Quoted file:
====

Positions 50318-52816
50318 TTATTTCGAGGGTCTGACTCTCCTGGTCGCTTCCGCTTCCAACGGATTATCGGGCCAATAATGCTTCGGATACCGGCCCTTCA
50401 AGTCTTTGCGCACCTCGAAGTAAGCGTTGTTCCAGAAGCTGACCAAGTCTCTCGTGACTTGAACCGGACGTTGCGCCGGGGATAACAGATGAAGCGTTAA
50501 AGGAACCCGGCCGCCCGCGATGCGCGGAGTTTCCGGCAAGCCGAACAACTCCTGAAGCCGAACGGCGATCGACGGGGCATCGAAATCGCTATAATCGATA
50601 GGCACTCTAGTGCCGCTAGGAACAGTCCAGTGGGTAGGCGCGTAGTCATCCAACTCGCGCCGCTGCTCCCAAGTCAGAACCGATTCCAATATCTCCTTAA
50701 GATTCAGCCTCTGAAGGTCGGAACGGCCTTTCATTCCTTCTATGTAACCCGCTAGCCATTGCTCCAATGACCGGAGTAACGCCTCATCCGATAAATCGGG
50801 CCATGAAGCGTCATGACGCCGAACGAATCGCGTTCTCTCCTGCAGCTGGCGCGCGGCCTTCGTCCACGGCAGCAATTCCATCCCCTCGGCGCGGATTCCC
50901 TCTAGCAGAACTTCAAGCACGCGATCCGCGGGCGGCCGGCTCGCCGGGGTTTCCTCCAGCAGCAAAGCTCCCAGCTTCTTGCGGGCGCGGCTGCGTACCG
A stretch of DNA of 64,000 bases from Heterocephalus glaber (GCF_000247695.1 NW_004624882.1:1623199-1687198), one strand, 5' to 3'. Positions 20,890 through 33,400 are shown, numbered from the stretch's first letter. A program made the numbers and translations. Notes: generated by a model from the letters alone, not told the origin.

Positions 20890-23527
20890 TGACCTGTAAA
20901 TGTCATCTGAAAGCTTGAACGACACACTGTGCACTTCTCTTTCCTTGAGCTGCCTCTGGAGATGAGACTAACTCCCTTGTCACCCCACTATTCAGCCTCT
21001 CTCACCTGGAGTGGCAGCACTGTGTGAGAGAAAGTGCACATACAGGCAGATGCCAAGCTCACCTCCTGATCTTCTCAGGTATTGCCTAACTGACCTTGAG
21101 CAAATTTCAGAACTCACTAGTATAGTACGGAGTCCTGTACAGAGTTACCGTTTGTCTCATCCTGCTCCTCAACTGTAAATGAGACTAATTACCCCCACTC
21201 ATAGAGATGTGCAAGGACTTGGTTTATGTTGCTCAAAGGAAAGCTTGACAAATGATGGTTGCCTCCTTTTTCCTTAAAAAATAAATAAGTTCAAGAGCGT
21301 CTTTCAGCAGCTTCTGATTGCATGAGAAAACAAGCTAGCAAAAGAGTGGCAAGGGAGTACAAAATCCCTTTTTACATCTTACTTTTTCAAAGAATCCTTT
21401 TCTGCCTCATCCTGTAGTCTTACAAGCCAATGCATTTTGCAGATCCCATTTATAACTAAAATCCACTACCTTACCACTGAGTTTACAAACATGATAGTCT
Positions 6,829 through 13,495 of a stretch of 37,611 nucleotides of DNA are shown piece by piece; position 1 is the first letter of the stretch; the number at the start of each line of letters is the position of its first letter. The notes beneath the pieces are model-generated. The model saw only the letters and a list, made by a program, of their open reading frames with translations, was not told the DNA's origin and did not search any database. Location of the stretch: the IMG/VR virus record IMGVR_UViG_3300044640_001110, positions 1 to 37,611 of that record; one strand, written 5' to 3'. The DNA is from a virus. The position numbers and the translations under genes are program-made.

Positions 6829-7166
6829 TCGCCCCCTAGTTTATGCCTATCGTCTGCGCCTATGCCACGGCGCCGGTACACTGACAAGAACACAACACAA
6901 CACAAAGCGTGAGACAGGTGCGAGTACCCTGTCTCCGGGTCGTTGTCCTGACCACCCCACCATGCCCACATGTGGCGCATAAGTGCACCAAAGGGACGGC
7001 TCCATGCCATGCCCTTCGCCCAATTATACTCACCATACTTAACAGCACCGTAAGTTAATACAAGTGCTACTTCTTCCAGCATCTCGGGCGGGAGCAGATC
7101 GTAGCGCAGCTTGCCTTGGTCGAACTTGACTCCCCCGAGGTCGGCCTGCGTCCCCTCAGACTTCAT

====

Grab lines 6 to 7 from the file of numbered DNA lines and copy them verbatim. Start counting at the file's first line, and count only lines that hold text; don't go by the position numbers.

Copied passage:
50701 GATTCAGCCTCTGAAGGTCGGAACGGCCTTTCATTCCTTCTATGTAACCCGCTAGCCATTGCTCCAATGACCGGAGTAACGCCTCATCCGATAAATCGGG
50801 CCATGAAGCGTCATGACGCCGAACGAATCGCGTTCTCTCCTGCAGCTGGCGCGCGGCCTTCGTCCACGGCAGCAATTCCATCCCCTCGGCGCGGATTCCC